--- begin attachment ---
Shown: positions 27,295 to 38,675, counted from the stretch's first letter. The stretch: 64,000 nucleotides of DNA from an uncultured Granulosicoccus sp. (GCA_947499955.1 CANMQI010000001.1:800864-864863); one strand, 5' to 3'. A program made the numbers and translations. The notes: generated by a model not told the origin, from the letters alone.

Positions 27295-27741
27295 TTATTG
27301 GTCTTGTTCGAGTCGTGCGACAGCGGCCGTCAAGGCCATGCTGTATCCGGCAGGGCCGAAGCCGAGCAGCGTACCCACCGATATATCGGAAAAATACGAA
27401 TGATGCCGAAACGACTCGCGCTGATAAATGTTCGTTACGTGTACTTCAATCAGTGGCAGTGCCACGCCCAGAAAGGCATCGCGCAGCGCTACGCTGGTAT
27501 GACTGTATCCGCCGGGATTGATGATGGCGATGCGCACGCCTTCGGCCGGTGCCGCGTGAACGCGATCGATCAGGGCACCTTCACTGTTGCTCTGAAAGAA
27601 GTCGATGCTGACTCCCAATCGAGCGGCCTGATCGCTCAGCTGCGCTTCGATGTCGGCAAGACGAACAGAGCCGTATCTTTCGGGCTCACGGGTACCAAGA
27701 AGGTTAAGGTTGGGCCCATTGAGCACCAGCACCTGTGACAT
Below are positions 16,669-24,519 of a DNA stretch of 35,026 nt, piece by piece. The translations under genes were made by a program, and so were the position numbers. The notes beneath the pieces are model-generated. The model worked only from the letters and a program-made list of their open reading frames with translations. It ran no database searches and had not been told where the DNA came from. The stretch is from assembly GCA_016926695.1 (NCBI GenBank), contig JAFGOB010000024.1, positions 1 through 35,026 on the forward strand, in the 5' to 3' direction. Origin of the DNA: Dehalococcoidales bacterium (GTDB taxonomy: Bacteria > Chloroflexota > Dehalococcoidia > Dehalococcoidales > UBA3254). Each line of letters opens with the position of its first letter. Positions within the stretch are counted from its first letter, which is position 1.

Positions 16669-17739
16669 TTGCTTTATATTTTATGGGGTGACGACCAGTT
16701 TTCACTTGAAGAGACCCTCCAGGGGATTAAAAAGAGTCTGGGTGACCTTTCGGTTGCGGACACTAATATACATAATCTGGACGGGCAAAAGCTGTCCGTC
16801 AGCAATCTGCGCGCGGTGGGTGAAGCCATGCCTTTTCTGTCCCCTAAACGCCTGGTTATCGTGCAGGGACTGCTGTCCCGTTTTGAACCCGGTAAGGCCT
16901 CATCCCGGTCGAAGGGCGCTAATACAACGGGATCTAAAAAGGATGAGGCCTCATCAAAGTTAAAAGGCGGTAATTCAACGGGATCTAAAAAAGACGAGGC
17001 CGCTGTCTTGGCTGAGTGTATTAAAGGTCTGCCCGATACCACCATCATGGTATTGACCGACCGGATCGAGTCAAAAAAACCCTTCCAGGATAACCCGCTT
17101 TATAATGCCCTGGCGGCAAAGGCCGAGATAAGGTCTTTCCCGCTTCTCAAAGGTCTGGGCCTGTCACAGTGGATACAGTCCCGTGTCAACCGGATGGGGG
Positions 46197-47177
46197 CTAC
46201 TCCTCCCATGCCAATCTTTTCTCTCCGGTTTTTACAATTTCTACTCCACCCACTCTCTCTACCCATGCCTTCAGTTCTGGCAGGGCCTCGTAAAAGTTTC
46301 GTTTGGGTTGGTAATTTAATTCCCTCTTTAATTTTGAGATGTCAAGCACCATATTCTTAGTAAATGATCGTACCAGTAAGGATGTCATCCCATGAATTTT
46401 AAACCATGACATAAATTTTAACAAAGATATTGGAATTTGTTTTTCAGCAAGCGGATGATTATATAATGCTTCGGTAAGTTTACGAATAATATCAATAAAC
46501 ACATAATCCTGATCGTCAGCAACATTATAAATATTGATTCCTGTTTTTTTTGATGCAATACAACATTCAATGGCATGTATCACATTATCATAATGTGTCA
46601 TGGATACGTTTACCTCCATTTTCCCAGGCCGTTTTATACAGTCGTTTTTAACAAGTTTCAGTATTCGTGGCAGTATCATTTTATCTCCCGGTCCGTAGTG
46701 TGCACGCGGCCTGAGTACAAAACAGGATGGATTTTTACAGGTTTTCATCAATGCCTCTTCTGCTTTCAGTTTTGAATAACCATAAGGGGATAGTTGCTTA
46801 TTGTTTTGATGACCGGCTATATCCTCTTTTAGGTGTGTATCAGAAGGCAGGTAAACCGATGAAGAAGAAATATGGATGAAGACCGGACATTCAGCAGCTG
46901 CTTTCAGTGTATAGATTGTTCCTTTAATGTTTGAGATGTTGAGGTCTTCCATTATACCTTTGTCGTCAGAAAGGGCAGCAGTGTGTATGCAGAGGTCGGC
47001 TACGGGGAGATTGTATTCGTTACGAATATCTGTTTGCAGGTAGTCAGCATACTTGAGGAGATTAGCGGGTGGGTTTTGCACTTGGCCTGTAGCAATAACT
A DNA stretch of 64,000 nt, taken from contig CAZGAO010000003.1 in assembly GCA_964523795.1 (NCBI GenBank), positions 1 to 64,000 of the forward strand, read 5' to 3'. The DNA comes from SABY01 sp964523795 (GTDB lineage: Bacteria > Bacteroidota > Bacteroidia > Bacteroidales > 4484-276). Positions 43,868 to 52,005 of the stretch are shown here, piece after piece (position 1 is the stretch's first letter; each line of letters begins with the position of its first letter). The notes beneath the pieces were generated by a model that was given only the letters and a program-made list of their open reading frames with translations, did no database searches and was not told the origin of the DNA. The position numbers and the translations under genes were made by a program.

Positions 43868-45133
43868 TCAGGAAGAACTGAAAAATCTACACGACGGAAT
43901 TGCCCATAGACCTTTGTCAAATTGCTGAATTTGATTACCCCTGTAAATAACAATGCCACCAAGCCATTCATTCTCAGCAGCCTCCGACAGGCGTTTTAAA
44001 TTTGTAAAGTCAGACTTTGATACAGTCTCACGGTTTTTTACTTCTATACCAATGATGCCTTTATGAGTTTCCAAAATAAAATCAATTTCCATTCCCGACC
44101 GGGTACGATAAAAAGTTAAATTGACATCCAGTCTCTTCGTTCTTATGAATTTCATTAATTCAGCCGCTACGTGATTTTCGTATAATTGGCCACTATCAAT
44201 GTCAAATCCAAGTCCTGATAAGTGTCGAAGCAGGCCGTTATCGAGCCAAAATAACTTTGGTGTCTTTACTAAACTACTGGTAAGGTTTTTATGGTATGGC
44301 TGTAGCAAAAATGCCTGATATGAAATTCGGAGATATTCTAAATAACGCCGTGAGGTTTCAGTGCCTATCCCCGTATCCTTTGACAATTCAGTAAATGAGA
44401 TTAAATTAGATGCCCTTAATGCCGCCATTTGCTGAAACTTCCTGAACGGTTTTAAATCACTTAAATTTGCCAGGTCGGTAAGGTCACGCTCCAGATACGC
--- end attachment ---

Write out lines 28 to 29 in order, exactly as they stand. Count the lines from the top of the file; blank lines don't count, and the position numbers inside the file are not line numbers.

A DNA stretch of 64,000 nt, taken from contig CAZGAO010000003.1 in assembly GCA_964523795.1 (NCBI GenBank), positions 1 to 64,000 of the forward strand, read 5' to 3'. The DNA comes from SABY01 sp964523795 (GTDB lineage: Bacteria > Bacteroidota > Bacteroidia > Bacteroidales > 4484-276). Positions 43,868 to 52,005 of the stretch are shown here, piece after piece (position 1 is the stretch's first letter; each line of letters begins with the position of its first letter). The notes beneath the pieces were generated by a model that was given only the letters and a program-made list of their open reading frames with translations, did no database searches and was not told the origin of the DNA. The position numbers and the translations under genes were made by a program.

Positions 43868-45133